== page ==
Household energy prices in Germany continue to fall but remain high in early 2023
Clean Energy Wire
Energy prices for German households have dropped markedly in early 2023 but remain at a high level overall since the start of the energy crisis, price comparison website Check24 found in an analysis of price developments for electricity, gas and transport fuels. Prices for nearly all forms of household energy consumption continued to fall throughout January, sustaining a trend towards lower prices since the energy crisis peaked in early autumn last year. However, prices remained higher than in January 2022, before Russia’s invasion of Ukraine. Annual energy costs for an average household reached 6,270 euros in January 2023, 13 percent less than in the month before, but three percent more in a year-on-year comparison, even when including Germany’s subsidy package for heating and electricity costs. Heating prices dropped 22 percent compared to December 2022, while spot market prices for gas dropped 44 percent. Costs for electricity fell by two percent compared to the month before but remained eight percent above the price at the beginning of last year. However, the wholesale market price for electricity dropped 52 percent compared to the previous month. “There are a lot of new contracts offering tariffs below 40 cents per kilowatt hour,” Check24 executive Steffen Suttner said. This is cheaper than the tariffs covered by the government’s power price subsidy, which covers part of household electricity costs for tariffs above 40 ct/kWh. The costs of transport fuels in early 2023 on average were seven percent higher than one year before and three percent higher than at the end of 2022.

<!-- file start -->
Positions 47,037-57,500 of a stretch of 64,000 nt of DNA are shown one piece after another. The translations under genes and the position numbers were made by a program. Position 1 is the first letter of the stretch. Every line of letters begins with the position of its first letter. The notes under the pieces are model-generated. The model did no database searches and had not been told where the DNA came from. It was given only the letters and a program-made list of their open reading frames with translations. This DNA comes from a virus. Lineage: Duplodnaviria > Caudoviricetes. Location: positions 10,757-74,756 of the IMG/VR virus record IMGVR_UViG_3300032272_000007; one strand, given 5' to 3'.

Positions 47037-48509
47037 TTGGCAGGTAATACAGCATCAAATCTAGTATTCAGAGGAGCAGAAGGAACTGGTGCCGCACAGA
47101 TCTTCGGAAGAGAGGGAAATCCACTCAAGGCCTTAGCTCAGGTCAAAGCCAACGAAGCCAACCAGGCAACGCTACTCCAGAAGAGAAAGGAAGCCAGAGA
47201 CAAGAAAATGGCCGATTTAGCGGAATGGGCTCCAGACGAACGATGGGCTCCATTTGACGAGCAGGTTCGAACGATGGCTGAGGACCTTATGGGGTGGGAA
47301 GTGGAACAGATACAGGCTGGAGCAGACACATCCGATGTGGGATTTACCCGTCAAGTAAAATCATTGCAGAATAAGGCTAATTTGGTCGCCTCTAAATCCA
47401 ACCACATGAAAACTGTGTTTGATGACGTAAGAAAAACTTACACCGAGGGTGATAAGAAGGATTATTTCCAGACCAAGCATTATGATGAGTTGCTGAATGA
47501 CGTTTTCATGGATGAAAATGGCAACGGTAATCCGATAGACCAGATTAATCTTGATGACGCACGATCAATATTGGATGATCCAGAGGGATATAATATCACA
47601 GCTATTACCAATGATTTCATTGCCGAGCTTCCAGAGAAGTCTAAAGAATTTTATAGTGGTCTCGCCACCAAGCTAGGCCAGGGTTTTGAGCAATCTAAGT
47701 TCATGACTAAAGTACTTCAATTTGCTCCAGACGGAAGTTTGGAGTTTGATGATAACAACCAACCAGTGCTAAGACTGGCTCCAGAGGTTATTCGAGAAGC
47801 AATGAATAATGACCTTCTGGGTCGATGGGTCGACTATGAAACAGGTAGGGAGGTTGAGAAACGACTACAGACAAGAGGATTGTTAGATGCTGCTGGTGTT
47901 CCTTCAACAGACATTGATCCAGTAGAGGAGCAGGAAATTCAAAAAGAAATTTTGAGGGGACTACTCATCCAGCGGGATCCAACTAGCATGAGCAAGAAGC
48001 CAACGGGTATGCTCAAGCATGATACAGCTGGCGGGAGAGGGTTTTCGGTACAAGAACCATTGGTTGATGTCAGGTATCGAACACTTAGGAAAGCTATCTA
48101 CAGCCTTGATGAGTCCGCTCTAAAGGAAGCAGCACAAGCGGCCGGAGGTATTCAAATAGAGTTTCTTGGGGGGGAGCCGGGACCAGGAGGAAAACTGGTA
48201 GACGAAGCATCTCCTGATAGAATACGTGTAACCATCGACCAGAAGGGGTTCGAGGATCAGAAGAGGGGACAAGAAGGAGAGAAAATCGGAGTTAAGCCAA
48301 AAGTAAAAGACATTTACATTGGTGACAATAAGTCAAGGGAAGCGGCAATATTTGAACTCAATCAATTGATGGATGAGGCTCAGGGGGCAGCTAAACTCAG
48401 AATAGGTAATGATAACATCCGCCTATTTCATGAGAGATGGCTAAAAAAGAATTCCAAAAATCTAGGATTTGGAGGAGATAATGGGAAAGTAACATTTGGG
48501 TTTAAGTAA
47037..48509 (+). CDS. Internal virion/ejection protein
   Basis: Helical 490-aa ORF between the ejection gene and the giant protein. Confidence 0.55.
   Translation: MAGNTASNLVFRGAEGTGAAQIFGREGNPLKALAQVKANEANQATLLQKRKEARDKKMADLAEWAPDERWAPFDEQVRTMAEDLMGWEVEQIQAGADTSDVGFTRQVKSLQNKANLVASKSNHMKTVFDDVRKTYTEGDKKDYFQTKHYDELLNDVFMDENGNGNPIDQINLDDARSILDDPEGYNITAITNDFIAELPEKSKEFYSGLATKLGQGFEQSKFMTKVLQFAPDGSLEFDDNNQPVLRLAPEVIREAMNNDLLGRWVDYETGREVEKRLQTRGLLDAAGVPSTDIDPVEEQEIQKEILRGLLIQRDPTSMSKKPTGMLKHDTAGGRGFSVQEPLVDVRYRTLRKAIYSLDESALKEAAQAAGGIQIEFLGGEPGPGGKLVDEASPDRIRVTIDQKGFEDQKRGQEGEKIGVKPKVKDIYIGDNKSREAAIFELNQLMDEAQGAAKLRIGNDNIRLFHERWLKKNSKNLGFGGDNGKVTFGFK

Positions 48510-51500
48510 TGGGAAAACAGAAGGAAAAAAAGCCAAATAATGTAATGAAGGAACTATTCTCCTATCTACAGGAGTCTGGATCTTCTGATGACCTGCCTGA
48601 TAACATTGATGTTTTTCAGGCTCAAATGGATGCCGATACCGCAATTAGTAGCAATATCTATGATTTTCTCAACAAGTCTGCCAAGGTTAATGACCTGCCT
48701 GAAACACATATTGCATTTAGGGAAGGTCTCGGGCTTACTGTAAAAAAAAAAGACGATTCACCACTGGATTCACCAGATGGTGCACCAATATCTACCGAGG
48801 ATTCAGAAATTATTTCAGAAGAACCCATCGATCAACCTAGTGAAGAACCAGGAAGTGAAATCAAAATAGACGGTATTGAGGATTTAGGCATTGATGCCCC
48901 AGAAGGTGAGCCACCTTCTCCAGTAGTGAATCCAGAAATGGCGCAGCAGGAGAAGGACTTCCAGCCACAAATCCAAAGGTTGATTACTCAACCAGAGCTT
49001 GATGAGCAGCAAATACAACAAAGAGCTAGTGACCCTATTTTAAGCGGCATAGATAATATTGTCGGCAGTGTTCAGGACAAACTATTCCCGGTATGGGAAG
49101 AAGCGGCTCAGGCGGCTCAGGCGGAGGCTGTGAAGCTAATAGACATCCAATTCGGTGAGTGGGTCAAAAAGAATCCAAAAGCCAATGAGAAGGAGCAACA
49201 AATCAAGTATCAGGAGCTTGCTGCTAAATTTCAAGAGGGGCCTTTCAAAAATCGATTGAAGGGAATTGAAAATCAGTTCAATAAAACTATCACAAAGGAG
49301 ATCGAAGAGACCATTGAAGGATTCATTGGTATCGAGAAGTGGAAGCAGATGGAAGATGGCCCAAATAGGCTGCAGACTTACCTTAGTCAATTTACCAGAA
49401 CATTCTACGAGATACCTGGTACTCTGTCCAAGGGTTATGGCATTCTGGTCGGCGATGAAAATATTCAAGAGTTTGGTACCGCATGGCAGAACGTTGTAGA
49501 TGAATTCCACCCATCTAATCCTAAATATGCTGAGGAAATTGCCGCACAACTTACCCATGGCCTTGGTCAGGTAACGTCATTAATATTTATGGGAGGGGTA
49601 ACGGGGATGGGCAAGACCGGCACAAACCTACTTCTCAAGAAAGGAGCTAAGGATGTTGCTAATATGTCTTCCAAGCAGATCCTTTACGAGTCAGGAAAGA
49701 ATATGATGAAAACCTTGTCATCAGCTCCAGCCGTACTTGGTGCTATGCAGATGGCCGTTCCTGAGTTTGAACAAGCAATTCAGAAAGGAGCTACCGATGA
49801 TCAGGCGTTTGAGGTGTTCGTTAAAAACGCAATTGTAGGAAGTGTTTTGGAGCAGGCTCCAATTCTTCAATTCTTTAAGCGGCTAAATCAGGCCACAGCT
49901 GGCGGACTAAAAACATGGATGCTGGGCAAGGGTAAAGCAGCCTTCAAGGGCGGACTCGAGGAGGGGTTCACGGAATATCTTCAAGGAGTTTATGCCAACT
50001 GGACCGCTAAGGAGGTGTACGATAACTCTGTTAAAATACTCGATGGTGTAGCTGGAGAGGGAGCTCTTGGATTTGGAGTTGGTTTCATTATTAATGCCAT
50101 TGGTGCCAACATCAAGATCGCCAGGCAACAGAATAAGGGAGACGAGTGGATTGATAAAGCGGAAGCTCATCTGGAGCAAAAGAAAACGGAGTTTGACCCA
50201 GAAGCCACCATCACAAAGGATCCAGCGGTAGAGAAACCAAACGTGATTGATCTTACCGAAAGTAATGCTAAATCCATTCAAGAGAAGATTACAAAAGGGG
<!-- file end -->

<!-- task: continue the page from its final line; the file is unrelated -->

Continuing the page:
High prices due to the European energy crisis area burden to many households and companies, which the government has sought to alleviate through a so-called ‘defence shield’ worth 200 billion euros. A trend towards lower prices that set in around October 2022 has nurtured hopes that much less money will be needed to keep energy costs at levels consumers can cope with. However, observers warn that prices could stay high for the foreseeable future.